BW: I just needed a haircut, and in my jet-lagged state it seemed like a funny idea to give myself a haircut on stage. Seemed like a strange opening ceremony for the festival, though I'm sure it didn't translate very well. It would have been more satisfying to watch if I had done a worse job. There wasn't really a punchline to it.
LM: Onto your new album “Kensington Heights”. In my opinion it's the best you've done thus far. How have you been pleased with the reception it's received so far?
BW: Yeah, it's been pretty well received as far as I can tell. I like that the record sounds like a group of people who have been playing music together for a long time. We couldn't have made this album eight years ago. That's the most successful thing about it, I think. It has a good amount of personality.
LM: The album was dedicated to the late Gar Gillies. You used his amplifiers on the album, right?
BW: Not exclusively, but the Garnet amps we used were pretty key to the sound of the record. Gar Gillies passed away while we were making the record, and looking at his life, he was a pretty inspiring man. He had complete control over the products of his labour right up until he died. He was entirely dedicated to his craft. These things are important to me.
LM: There's a good mixture of slower and quicker tempo songs on this effort. Do you think this is the result of the band's maturity that has formed since the early days?
BW: Yeah, one thing that has come from playing together for a while is the willingness to leave open space in some of the songs. Everyone is willing to lay back a bit, and listen to the natural dynamics that come out of a song in the writing process.
LM: There's also various references to hospitals, like on 'Million Star Hotel', 'Brother Run Them Down' and 'Life or Death'. Are these references to experiences you endured prior to the making of the album?
BW: Most of the songs were written as tributes to friends and family. People who are surviving or navigating life in an interesting way. There were a few more hospitals in my life over the last few years than I would have liked. Nobody likes hospitals. But they're very resonant buildings in a person's daily impressions of their city.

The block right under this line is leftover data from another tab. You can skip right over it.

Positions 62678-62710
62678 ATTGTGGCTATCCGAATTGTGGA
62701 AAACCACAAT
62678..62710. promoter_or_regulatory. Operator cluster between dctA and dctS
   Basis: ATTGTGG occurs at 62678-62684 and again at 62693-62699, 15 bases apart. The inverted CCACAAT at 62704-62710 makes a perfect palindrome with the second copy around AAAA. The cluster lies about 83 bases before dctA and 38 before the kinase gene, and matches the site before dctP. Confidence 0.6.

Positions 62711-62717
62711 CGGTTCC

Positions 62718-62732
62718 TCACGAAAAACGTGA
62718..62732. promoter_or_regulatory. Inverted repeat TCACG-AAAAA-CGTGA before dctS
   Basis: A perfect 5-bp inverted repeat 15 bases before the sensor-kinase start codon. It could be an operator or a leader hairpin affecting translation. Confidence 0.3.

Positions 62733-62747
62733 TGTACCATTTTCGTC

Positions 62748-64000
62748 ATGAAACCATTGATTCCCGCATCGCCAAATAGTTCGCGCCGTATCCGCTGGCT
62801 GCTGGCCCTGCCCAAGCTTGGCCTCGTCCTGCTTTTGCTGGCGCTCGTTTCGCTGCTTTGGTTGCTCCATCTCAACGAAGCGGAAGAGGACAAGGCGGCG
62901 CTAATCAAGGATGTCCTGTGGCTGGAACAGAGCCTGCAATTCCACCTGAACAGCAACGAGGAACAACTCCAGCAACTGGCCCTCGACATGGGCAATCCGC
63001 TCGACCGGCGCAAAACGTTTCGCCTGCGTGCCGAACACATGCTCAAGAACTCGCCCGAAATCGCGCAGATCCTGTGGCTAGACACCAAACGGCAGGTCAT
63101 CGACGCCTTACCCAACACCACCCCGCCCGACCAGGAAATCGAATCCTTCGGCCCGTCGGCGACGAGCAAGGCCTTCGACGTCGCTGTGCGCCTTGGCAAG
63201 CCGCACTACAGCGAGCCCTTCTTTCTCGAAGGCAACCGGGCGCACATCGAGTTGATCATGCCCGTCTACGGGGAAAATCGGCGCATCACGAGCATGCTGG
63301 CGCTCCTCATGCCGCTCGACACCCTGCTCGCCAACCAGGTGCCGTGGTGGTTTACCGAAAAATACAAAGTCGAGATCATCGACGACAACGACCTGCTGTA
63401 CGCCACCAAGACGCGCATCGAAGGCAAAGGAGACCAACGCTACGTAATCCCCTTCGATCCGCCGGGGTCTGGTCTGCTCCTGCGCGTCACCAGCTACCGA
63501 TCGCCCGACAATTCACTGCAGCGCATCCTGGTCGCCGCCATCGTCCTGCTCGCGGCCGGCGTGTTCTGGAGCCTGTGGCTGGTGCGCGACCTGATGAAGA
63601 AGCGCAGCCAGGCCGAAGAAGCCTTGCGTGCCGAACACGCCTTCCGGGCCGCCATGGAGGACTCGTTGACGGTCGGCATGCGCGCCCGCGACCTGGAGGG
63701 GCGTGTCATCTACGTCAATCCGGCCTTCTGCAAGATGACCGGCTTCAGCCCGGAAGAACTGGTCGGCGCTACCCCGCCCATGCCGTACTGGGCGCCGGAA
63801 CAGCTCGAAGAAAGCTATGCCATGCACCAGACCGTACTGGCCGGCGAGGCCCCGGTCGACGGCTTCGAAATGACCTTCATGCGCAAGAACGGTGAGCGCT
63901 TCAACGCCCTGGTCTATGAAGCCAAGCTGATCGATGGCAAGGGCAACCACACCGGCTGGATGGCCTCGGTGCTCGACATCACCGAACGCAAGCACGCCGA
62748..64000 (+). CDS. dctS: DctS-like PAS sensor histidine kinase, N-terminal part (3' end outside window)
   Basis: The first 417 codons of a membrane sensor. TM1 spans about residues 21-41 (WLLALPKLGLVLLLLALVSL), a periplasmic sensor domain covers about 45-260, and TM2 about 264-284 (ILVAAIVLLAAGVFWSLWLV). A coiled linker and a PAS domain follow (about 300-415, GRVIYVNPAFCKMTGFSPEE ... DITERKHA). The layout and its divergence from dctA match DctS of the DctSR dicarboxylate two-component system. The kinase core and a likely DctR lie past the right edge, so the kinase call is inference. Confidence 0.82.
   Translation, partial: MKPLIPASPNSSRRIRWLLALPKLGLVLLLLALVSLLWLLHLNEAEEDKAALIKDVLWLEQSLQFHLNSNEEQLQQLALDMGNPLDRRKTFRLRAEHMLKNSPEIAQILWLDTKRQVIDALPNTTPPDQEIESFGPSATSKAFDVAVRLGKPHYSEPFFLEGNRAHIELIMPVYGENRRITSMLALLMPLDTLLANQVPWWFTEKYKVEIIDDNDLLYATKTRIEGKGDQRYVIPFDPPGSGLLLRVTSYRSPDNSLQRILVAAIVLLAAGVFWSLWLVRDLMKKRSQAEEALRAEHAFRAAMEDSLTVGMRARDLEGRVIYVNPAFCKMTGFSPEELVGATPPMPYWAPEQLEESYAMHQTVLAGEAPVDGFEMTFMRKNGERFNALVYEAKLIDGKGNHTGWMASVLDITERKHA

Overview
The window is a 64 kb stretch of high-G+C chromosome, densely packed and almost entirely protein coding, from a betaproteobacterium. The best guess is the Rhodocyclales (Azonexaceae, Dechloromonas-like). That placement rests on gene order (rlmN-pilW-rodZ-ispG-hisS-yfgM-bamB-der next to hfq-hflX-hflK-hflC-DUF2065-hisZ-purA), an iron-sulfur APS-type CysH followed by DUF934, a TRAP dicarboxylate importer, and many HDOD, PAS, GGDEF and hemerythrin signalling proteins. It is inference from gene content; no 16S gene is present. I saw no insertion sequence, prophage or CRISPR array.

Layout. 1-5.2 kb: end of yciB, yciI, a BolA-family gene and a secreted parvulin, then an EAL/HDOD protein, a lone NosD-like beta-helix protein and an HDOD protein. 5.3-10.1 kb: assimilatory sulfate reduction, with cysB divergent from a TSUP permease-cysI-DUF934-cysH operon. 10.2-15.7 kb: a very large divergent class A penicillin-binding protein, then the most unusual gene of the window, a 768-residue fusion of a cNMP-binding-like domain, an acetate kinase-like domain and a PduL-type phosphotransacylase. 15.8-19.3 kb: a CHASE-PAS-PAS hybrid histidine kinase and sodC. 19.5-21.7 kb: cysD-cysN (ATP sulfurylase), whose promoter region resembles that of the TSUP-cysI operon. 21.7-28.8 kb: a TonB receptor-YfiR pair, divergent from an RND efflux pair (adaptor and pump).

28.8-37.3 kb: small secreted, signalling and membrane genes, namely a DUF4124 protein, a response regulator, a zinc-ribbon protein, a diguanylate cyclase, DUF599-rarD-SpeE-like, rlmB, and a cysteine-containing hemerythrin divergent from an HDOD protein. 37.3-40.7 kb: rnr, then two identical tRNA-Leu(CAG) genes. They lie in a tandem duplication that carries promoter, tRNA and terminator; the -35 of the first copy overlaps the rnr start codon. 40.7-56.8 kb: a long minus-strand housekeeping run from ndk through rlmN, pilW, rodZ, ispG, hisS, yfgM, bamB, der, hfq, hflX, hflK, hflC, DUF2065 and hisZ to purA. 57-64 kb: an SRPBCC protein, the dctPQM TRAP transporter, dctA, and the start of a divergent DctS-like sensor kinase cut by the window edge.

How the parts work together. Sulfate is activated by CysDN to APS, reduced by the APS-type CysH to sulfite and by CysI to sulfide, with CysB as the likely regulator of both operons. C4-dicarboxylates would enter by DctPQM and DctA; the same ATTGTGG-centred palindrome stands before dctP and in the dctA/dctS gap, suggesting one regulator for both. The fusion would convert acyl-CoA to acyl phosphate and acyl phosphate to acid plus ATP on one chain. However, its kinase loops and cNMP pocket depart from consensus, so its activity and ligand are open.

LM: On “Tournament of Hearts” many people were surprised of the direction you'd taken, mainly with 'Soon Enough' and its alternative country sensibility. Would you ever consider doing an album that pushed towards an alt-country vibe seeming as though you do it very well?
BW: We just take it one song at a time. Tournament Of Hearts ended up being an album of simpler song structures, maybe because we were touring so much at the time, simpler was more practical. I don't see us consciously making an alt-country album, though.
LM: One thing that's changed since “Tournament of Hearts” is that you're now on Arts & Crafts, how exactly did that come about?
BW: We were essentially free agents after that record, with no management, and no record contract. Though we enjoyed being on Sub Pop, we wanted to bring the business back to Canada. It took us over a year to figure this out, 'cause Sub Pop was very good to us, and we had a lot of good friends there. Arts & Crafts expressed an interest, and they just had good answers to all of our questions. Plus they've obviously been very successful over the last six years, and their offices are about five minutes from our rehearsal space. And it's worked out very well so far.
LM: Constantines have made four albums now and I must say, they're four albums that have great qualities in their own way. These days not many bands can boast of making four solid albums. What have you guys learnt from being in a band for all this time?
BW: Music, at its best, is an expression of pure joy, and the interconnectedness of all people.
LM: Canada is a country that's spawned so many great bands during this era. Many of them are on Arts & Crafts. Surrounded by all this, has it inspired you guys in any way?
BW: Canada is full of great, unique creative communities, partly because there's so much space between populated areas. Toronto, Montreal and Vancouver are great music centers, but so is Guelph, Ontario and Sackville, New Brunswick, and Dawson City, in the Yukon. We're lucky to be able to connect with people in all of these places, and learn from them.
LM: Anything else you'd like to add before we finish?
BW: Ladyhawk rules.For more information about the Constantines visit the following.
The new album Kensington Heights is out now on Arts & Crafts.
Interview by Simon K